Police officers make assumptions every single day. For example, a police officer may observe a motorist drift over the center line once or twice and assume that the driver is under the influence of drugs or alcohol. In this example, the officer relies on the assumption that a driver is intoxicated because they are not able to maintain a single lane of travel.
Massachusetts criminal law allows police officers to make certain assumptions, within reason. Recently, the United States Supreme Court heard oral arguments in a case involving whether police officers can assume that the driver of a vehicle is also the owner of the vehicle. The case is important for Boston criminal defense lawyers and their clients to understand because, if the court sides with the prosecution, police officers across the country can make similar assumptions when deciding whether to pull over a vehicle.
The case arose after a police officer ran the tags on a pick-up truck and noticed that the owner of the truck had a suspended license. Assuming that the driver of the vehicle was the vehicle’s owner, the officer initiated a traffic stop. During the stop, the officer confirmed that the defendant owned the vehicle and then issued him a citation.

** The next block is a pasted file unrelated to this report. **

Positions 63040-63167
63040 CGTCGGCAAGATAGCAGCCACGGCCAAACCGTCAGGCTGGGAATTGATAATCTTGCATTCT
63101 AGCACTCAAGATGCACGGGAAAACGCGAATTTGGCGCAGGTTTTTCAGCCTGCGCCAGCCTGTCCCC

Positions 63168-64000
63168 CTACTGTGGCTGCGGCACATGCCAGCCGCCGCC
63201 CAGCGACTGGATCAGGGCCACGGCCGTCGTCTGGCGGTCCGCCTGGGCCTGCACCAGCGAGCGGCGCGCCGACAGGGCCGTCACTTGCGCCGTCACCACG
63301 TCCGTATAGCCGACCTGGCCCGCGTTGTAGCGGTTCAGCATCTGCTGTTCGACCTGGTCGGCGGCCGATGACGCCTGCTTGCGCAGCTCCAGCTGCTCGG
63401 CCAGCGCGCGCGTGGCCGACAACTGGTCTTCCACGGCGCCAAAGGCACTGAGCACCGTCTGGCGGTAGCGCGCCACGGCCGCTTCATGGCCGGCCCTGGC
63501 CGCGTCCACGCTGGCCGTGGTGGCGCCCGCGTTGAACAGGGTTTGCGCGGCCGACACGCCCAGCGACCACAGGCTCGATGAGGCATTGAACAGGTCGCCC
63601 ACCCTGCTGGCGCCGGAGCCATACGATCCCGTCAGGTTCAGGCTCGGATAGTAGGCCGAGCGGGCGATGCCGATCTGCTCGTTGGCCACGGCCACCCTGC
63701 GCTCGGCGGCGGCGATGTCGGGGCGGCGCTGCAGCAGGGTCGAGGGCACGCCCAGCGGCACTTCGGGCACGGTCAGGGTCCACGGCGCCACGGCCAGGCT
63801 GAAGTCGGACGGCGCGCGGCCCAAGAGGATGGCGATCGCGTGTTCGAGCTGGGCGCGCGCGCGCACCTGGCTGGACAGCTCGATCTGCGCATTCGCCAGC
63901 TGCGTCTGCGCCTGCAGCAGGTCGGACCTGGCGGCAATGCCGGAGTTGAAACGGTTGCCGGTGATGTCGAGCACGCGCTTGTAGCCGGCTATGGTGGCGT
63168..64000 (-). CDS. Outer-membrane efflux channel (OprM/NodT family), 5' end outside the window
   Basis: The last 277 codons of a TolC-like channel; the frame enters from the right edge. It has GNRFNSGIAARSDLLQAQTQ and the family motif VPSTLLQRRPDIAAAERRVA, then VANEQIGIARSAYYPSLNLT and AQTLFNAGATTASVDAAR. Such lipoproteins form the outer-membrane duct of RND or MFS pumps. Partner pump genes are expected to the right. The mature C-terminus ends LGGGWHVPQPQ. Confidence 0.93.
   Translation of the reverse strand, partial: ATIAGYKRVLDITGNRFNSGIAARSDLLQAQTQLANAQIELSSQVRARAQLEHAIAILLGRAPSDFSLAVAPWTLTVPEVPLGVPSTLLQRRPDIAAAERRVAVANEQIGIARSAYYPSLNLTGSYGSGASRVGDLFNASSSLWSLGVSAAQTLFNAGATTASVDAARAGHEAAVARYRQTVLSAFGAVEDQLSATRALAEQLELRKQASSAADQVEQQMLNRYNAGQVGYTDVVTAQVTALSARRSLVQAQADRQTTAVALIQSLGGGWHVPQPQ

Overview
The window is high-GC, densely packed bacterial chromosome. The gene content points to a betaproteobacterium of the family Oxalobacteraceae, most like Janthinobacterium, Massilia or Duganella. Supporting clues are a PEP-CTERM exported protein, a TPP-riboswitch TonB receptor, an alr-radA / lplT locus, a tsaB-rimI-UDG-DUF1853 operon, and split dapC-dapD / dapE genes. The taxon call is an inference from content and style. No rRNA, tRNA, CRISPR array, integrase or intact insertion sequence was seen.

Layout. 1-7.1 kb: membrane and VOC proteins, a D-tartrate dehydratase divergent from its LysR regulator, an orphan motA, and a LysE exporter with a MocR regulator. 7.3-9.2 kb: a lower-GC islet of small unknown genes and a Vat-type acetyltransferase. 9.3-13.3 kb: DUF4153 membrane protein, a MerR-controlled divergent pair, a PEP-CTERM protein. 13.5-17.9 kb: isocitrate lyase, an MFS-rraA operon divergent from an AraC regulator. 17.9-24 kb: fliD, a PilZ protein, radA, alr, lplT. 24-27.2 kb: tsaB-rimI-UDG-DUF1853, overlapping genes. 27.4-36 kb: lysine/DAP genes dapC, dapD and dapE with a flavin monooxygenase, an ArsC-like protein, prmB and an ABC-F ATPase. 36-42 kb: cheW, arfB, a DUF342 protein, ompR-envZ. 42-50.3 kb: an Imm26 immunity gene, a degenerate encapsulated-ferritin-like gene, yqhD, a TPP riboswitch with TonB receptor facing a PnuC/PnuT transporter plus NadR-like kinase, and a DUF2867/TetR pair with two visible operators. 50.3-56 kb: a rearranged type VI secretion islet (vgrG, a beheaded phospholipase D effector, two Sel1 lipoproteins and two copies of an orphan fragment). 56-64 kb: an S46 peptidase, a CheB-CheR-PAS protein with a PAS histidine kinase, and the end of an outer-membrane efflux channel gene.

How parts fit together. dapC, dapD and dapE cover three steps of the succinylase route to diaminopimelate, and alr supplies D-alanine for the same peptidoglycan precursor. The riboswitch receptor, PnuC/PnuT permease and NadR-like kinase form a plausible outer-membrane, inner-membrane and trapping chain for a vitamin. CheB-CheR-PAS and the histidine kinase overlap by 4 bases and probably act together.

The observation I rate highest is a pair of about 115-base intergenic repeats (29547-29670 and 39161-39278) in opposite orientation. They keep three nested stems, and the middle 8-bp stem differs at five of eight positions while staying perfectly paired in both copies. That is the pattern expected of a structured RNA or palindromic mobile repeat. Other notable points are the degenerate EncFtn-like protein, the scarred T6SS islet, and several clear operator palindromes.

The defendant contested the citation, arguing that the police officer lacked any probable cause or reasonable suspicion to initiate the traffic stop. The defendant went on to argue that any evidence that the officer obtained as a result of the impermissible stop should be suppressed because it was “fruit of the poisonous tree.”
The trial court agreed with the defendant and granted his motion to suppress, finding that the inference made by the police officer was not a reasonable one. The prosecution appealed, and the intermediate appellate court reversed the lower court’s decision. The defendant then appealed the case to the state supreme court, which agreed with the trial court, reversing the intermediate court of appeals. That court held that the police officer relied on “stacked assumptions” that resulted in the prosecution being relieved of its duty to establish that an officer had sufficient cause to pull over a motorist.
In the most recent update, the prosecution appealed the case to the U.S. Supreme Court. The Supreme Court agreed to hear the case on April 1, 2019. The Court heard oral arguments on November 4, and it is expected to release an opinion in the first half of the upcoming year.
Have You Been Arrested for a Crime After a Traffic Stop?
If you have recently been arrested and charged with driving with a suspended license, or any other motor vehicle offense, contact Attorney Patrick J. Murphy for immediate assistance. Attorney Murphy is a well-respected criminal defense attorney who represents clients in all types of Boston felony and misdemeanor cases, including gun charges, assault offenses, and theft crimes. Attorney Murphy understands the stress and anxiety that accompany serious criminal charges, and he guides his clients through the process at each step of the way. To learn more, and to schedule a free consultation with Attorney Murphy to discuss your situation, call 617-367-0450 today.